Risk Management The CDC estimates that each year 1 in 6 Americans gets sick from eating food, so in that sense given the number of meals Subway serves its track record might not be statistically horrible, but clearly this is something that can and should improve, because the brand depends on it. An estimated 3000 Americans die each year from foodborne diseases. The CDC notes that foodborne illness arises when bacteria are allowed to grow, which happens inside food, especially meat and leafy vegetables, on cutting services, or on the hands of food workers (CDC, 2014). Where Subway's supply chain risk is a different issue, the operational risk associated with workers failing to adhere to basic sanitation standards is an entirely preventable operational risk.
Operational risks tend to focus on employees, and finding ways to ensure that employees are not a source of reduction in the wealth of the company. Among the operational risks that were identified in Horcher (2005) were those related to training, fraud, theft, as well as managing exposures to certain risks that arise in the course of operations. There have been many examples of operational failures over the years. While most fraud is going to occur at the highest levels of the organization (i.e. Enron), in other companies operating issues have been the problem.
One such instance was with Subway, which faced a salmonella outbreak in the UK (Poulter, 2008) in a major outbreak, but has also faced similar situations in Canada (Mickleburgh, 2011), and the U.S. As well (Blau, 2012; Falkenstein, 2010). Food poisonings increase the risk of legal action that could devastate franchisees and can have a strongly negative impact on the brand as well. Yet, they seem to happen quite frequently over at Subway.
Food poisoning is usually a training & handling issue. Occasionally, it can be traced to a supplier, but again to training and handling issues within the ...
There are several ways for management to mitigate this risk. First, the organizational structure of Subway must be taken into consideration. Individual stores are owned by franchisees. The franchisees will get some training manuals from head office, but Subway also prefers to work with experienced franchisees, so a lot of the training is simply left to the franchise owner. So the first step for Subway is to ensure that there are strict training standards, and that franchisees agree to follow them. This is a step that can mitigate the legal risk for Subway, ensuring that the franchise owner bears most of the risk associated with operations.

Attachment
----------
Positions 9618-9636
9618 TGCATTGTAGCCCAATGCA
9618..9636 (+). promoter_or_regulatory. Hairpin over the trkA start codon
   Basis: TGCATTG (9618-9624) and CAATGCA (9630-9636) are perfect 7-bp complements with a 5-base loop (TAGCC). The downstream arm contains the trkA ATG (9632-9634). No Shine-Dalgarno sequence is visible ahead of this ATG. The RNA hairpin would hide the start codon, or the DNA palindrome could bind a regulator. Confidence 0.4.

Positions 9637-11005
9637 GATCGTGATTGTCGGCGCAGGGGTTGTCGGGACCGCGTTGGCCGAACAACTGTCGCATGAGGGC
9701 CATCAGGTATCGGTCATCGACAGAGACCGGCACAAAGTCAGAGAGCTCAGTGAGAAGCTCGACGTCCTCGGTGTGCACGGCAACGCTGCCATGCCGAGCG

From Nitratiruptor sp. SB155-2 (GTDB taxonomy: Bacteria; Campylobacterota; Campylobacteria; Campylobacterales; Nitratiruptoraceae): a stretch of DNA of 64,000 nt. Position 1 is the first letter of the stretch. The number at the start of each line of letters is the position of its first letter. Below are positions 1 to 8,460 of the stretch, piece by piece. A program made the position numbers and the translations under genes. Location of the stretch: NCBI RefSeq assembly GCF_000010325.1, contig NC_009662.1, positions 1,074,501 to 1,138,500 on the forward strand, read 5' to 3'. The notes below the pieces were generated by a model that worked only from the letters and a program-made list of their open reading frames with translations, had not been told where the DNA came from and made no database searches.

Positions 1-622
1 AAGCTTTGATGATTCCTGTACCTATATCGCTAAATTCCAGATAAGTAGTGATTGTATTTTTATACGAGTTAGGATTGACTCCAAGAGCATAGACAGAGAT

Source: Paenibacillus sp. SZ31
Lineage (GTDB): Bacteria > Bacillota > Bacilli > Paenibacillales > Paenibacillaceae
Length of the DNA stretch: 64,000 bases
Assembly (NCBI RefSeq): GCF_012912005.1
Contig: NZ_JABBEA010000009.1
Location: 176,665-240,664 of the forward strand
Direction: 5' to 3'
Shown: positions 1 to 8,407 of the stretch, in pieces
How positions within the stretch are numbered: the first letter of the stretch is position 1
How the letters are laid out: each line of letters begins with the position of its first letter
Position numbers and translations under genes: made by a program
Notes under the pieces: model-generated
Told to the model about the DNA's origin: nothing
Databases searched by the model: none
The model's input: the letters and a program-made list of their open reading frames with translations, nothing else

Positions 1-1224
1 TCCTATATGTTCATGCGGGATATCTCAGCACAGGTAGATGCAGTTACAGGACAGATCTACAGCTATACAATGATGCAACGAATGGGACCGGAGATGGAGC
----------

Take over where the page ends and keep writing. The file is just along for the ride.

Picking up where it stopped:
For the franchise owner, mitigating this risk starts with establishing standards, if Subway has not already provided them. It is recommended that the standards are stricter than local food handling standards.…
The CDC estimates that each year 1 in 6 Americans gets sick from eating food, so in that sense given the number of meals Subway serves its track record might not be statistically horrible, but clearly this is something that can and should improve, because the brand depends on it. An estimated 3000 Americans die each year from foodborne diseases. The CDC notes that foodborne illness arises when bacteria are allowed to grow, which happens inside food, especially meat and leafy vegetables, on cutting services, or on the hands of food workers (CDC, 2014). Where Subway's supply chain risk is a different issue, the operational risk associated with workers failing to adhere to basic sanitation standards is an entirely preventable operational risk.
Subway Restaurants Small Business- Subway Restaurants Amidst the depths of the Great Recession, one restaurant chain managed to grow their revenues and bottom line with a unique marketing concept created by a franchise owner. The now famous "Five Dollar Foot Long" was launched by a Stuart Frankel, a Miami Subway Franchise owner, and is "a national phenomenon that has turbocharged Subway's performance" (Boyle, M. November 5, 2009). Subway restaurants with 2010 revenues
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Response Yes, technology generates problems, and it is shrewd and apt to point out that for every net gain to certain members of society via technology there is a net loss. The hand weavers of the 18th century were put out of business by 19th century factories that could manufacture clothing cheaply, computers have probably collectively caused the art of calligraphy to die, and made even professional writers overly reliant on